Special to Iredell Free News
The Better Business Bureau is cautioning consumers to protect themselves against scammers who are trying to take advantage of anxiety over the novel coronavirus. As the outbreak worsens, BBB Scam Tracker has received numerous reports about four major scams:
You want to buy a face mask to help protect yourself – or family – from coronavirus. Masks are sold out in your local stores and many major online sellers. So instead, you turn to purchasing masks from an online shop you don’t know.
Unfortunately, phony online stores abound – especially when an item is in high demand.
According to Scam Tracker reports, these phony sellers take victims’ money and never deliveranything at all. One person reported ordering nearly $200 in masks and received no product orresponse from the seller. “I checked back a few times over the past week to see if there wasupdated information on a shipping date, but never got more information than that ‘the orderwas being processed.’”
These sites use tricks like limited time deals to entice you into ordering more. In the worst cases, these sites are actually a way to steal your personal and credit card information, opening you up to identity theft.
You are worried about coronavirus and hear about preventions or a “cure” on social media, in an email, or a website. The message or website contains a lot of information about this amazing product, including convincing testimonials or a conspiracy theory backstory. For example, one scam email claims that the government has discovered a vaccine but is keeping it secret for “security reasons.” You figure it can’t hurt to give the medicine a try, so you get out your credit card.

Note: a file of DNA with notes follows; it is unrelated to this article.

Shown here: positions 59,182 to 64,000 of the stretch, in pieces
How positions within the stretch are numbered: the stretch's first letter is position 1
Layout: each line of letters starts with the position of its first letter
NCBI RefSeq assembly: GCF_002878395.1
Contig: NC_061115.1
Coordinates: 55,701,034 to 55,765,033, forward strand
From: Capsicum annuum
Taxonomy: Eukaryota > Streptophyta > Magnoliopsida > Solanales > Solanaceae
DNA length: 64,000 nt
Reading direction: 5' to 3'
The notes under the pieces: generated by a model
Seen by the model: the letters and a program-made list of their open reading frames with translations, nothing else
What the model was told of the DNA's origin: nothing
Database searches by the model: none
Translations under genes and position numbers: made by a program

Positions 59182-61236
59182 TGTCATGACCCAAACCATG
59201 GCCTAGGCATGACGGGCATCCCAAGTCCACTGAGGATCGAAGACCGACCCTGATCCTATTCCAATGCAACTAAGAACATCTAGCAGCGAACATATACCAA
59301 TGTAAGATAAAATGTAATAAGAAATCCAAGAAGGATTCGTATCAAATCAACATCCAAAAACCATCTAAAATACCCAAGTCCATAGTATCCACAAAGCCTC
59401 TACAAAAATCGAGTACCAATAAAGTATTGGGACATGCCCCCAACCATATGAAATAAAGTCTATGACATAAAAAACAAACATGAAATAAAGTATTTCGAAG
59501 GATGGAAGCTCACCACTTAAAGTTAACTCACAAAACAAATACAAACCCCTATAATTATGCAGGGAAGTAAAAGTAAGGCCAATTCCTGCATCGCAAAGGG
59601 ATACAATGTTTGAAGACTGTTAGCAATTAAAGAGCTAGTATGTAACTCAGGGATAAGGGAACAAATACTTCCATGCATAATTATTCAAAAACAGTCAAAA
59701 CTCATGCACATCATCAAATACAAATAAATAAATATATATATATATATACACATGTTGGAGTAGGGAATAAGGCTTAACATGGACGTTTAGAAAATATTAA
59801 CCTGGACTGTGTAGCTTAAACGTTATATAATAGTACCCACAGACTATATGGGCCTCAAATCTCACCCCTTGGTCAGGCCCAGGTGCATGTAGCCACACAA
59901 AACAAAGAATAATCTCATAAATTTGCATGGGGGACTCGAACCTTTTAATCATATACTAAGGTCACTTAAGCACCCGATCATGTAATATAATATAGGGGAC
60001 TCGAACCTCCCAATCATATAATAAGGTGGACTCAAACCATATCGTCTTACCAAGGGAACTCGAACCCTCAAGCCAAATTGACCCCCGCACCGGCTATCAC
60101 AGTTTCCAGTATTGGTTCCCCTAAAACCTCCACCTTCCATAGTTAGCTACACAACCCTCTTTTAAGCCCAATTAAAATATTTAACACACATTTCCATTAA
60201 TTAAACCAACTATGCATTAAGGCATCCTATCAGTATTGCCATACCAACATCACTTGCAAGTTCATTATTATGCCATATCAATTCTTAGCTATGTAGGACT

Don’t do it! Currently there are no U.S. Food and Drug Administration-approved vaccines ordrugs to prevent coronavirus, although treatments are in development.
No approved vaccines, drugs, or products specifically for coronavirus can be purchased online or in stores. In fact, the FTC issued warning letters to several companies claiming they had a product to cure or prevent the virus.
Government Issued Funds
As the coronavirus takes a growing toll on people’s pocketbooks, there are reports that the government will soon be sending money by check or direct deposit to each of us. The details are still being worked out, but there are a few really important things to know, no matter what this looks like:
1. The government will not ask you to pay anything up front to get this money. No fees. No charges. No nothing.
2. The government will not call to ask for your Social Security number, bank account, or credit card number. Anyone who does is a scammer.
3. These reports of checks aren’t yet a reality. Anyone who tells you they can get you the money now is a scammer.
As government officials, news outlets and health officials are keeping the public appraised of the COVID-19 situation, consumers are finding the cost of high-demand items, such as hand sanitizers, tissues, face masks and other products skyrocketing.
Over the last few weeks, BBB has received reports from consumers about the frequency of scams involving these items and fake cures.
Now, state attorneys general offices may need to initiate state price-gouging laws, which will automatically go into effect during a declared state of emergency in order to prevent businesses from overcharging customers who are preparing to take preventative measures from getting sick.